Think Twice About Hot Summer Garden Says LSU AgCenter Horticulturist

Thomas J. Koske  |  4/19/2005 10:28:29 PM

Distributed May 2004

There are not a whole lot of heat-loving vegetable crops, laments LSU AgCenter horticulturist Dr. Tom Koske. The horticulturist lists the meager choices.

In late spring, you can plant collards, vine crops such as squash, cucumber and pumpkins, or crops like okra, malabar vine spinach and southern peas.

"The rest is a big risk," Koske says.

If you plant tomatoes, plant only the heat-tolerant varieties like Solar Set, Sunchaser, Sunmaster or Sunleaper. You might also try cherry tomatoes for summer fruit.

"Mostly, however, I would take a break from gardening until starting the fall crops," Koske says, adding that he would use the fallow time to clean out weeds like cocograss-nutsedge with a glyphosate herbicide.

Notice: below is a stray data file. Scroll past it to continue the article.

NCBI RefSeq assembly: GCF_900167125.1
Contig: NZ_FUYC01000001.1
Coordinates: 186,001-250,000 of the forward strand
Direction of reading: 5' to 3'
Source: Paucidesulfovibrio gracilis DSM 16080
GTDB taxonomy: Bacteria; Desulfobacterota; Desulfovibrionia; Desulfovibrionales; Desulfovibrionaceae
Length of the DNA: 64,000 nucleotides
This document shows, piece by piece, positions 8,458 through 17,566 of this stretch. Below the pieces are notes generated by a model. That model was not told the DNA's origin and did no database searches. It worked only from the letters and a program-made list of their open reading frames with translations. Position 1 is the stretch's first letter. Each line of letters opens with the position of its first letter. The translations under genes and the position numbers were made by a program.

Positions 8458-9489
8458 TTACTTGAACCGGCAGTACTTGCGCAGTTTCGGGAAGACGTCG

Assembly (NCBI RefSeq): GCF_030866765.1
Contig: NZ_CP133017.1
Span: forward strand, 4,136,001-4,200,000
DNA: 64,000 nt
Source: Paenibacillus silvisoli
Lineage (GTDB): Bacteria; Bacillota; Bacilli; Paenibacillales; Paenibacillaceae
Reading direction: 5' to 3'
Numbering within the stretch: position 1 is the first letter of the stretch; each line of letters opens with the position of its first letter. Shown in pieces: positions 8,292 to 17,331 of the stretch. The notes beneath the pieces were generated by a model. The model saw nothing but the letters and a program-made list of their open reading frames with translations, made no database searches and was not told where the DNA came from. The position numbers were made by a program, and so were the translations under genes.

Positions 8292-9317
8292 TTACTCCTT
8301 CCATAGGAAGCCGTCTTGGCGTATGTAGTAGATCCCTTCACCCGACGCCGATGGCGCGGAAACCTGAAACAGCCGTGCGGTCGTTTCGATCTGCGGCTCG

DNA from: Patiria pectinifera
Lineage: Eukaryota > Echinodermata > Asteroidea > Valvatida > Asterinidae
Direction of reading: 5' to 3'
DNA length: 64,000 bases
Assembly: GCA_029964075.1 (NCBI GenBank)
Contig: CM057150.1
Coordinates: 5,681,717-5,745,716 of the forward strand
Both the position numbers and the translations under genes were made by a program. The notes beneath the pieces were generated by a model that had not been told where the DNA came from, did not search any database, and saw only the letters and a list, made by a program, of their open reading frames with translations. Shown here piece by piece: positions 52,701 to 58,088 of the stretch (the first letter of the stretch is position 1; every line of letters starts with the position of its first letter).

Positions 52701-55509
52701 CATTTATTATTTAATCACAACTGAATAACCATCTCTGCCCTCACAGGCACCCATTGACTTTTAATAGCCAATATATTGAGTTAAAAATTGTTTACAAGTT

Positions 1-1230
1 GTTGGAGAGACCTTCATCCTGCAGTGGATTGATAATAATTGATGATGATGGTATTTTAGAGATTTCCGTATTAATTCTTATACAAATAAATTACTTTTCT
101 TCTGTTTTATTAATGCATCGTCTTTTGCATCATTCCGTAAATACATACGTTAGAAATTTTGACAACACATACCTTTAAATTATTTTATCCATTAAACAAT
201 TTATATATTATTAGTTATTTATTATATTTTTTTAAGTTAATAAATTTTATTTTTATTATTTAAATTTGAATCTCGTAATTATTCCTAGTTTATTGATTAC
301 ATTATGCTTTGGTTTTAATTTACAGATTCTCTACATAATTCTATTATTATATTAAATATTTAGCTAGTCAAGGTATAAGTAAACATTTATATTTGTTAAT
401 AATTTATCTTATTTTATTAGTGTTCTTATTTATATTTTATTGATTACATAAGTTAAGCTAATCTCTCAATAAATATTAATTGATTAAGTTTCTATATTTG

The LSU AgCenter horticulturist says the key to nutsedge management is not letting the plants form ‘nuts’ in mid- to late summer. You must cultivate well or spray them out.

"Fall plantings will start soon enough," Koske says.

For related landscape topics, look for Gardening and Get It Growing links in the Feature section of the LSU AgCenter Web site: Other yard and garden topics are available from an extension agent in your parish LSU AgCenter office.


On the Internet: LSU AgCenter:
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Source:            Tom Koske (225) 578-2222, or 

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